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The world in 2030: Twenty-somethings will define the 2020s

Source: 
BloombergQuint Opinion
Author: 
Raj Bhala
Date: 
Wednesday, January 8, 2020

Twenty-Somethings will define the world in 2030. All other generations would be wise to follow the advice of surrealist artist Salvador Dalí: “The problem with today’s youth is not being a part of it anymore.” 

Thanks to Twenty-Somethings, across the next decade, international trade will be managed for social justice, Islamist extremism will be moribund, liberal arts will flourish again, and and ecological sins will be repented. To those today to whom “O.K., Boomer” is rightly said, the world in 2030 will look surreal.

Twenty-Somethings are Generation Z, which includes Generation Alpha. They are no older than 24 years in 2020, yet their cross-border movements back-foot formal institutional structures that Boomers head.

Four Twenty-Something trends will replace sexagenarian and septuagenarian intellectual rigidities and policy scleroses that polarise today’s international political economy by stoking domestic populism.

Trend #1: Managed Trade 
Twenty-Somethings have no memory of the activation of any major trade agreement. Boomers birthed the General Agreement on Tariffs and Trade, World Trade Organization agreements, North American Free Trade Agreement, and Comprehensive and Progressive Agreement for a Trans Pacific Partnership. All such deals made the world safe(r) for free trade, lowering tariffs on agricultural and industrial goods, textiles and apparel, and facilitating market access in services. Free trade is the only official paradigm Twenty-Somethings have known.

But, they were schooled after the 1980s, the heyday of Chicago-style, laissez-faire theory and Reagan-Thatcher deregulation.

They see free trade as an ideology, not an efficiency-maximising axiom. They see the truth that trade always has been managed to one degree or another: what differed was why.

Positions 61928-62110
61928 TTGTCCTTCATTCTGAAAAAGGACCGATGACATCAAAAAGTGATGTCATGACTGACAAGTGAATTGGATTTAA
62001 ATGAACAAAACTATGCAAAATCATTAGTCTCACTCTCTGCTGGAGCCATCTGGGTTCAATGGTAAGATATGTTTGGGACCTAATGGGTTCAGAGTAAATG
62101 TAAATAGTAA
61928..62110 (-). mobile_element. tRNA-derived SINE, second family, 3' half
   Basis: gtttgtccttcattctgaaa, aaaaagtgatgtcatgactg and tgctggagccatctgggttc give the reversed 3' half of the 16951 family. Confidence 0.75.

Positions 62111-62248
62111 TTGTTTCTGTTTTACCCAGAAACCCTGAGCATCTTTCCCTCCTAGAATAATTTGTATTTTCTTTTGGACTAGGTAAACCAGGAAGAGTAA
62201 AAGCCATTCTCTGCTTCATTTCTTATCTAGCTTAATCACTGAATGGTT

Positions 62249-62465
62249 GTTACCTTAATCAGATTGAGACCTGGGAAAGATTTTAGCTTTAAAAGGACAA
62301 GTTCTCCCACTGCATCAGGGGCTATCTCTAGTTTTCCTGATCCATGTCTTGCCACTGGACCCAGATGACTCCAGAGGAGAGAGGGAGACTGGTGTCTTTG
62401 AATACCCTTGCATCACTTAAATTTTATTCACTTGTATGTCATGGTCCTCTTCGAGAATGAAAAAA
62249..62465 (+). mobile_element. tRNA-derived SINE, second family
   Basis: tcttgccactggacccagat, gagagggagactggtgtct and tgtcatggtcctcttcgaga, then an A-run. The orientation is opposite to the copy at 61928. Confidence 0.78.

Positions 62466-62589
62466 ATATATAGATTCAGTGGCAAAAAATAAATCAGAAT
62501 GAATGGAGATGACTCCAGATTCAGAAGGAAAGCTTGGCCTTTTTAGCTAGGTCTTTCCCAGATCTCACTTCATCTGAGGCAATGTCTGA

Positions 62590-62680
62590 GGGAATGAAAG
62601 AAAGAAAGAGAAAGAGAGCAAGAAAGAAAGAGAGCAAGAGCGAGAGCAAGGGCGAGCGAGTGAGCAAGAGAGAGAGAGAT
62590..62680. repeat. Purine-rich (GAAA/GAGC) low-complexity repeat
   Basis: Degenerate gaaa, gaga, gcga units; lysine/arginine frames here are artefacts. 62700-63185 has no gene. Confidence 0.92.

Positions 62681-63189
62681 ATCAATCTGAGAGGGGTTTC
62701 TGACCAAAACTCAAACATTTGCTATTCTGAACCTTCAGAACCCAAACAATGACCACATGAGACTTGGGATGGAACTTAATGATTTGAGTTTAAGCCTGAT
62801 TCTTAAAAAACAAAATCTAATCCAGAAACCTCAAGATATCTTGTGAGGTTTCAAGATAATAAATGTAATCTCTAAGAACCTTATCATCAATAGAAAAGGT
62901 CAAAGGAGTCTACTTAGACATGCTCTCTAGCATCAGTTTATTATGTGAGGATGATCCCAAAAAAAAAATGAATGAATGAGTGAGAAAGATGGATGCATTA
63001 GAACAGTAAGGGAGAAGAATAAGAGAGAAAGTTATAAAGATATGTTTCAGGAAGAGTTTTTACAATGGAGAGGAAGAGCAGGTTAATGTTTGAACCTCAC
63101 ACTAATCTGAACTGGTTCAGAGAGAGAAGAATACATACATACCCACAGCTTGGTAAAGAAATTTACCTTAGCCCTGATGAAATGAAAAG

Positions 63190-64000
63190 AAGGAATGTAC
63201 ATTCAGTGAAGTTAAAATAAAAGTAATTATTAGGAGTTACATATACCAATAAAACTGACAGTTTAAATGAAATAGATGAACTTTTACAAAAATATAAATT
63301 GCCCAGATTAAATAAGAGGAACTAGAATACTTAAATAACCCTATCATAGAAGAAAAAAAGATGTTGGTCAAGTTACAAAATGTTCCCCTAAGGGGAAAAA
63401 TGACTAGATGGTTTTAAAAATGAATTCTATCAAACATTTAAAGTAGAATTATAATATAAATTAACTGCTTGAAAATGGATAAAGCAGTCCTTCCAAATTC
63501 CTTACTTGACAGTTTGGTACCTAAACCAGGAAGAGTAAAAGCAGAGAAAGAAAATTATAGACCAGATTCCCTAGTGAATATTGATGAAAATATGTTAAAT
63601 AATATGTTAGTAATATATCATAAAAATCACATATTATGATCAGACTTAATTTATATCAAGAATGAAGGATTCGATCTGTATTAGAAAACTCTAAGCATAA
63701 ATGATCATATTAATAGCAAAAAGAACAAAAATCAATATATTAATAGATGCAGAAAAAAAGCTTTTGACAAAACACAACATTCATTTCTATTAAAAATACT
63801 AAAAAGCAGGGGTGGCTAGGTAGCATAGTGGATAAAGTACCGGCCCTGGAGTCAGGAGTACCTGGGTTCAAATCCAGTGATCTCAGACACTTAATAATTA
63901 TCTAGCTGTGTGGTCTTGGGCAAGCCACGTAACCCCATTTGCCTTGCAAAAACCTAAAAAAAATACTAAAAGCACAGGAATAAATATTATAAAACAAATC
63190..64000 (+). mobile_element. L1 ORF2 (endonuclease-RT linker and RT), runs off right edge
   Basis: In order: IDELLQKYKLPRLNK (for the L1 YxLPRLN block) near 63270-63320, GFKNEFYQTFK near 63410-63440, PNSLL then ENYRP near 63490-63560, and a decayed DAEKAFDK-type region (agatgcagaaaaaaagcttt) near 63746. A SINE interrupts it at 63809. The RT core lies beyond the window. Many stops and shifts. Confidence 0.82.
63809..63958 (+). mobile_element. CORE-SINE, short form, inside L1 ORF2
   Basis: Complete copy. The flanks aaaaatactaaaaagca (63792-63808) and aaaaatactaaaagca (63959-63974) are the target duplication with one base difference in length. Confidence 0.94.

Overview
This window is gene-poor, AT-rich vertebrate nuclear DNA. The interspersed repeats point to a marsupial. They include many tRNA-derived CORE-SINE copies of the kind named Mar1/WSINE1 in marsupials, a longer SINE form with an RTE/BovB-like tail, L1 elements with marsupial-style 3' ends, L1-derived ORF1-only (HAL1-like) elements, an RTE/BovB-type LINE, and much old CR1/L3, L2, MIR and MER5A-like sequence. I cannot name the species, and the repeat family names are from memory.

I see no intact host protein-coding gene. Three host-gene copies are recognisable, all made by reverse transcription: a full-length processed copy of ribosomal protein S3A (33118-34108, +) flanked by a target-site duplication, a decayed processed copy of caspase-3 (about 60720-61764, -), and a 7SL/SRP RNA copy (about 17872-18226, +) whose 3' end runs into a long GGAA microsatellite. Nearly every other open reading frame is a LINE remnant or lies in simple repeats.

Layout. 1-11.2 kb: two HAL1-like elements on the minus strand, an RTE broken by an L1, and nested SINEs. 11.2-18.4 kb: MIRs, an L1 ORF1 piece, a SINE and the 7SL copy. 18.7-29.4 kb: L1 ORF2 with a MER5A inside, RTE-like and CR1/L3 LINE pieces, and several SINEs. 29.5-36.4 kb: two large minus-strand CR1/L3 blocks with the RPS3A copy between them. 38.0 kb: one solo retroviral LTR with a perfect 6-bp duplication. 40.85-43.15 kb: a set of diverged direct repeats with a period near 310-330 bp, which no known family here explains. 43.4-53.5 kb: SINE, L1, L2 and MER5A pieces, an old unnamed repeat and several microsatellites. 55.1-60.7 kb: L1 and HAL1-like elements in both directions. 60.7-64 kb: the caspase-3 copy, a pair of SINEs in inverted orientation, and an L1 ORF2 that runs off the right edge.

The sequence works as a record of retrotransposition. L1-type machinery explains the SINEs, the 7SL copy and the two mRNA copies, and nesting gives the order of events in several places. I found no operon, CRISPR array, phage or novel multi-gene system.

Boomer free-traders up through the Obama Era allowed tariff peaks and quantitative restrictions, and imposed remedies, to protect sensitive domestic sectors. The Trump Raj manages trade in a mercantilist manner, connecting export maximisation, import minimisation, and trade surpluses with a national security motive: boost manufacturing jobs and incomes, and protect intellectual property, because self-reliance, not interdependence, strengthens the military-industrial complex.

Twenty-Somethings regard past protectionism as mollycoddling plutocratic elites, and present economic nationalism as short-term expediency to curry political favor. Social justice is their motive for managing trade.

Twenty-Somethings appreciate trade agreements are opportunities to promote human dignity and the common good, and express a preferential option for the poor.

That’s evident from the new Protocol to the United States-Mexico-Canada Agreement, with revisions negotiated from August 2017 to September 2018 and signed on Nov. 30, 2018, and then renegotiated in autumn-2019 and signed on Dec. 10, 2019.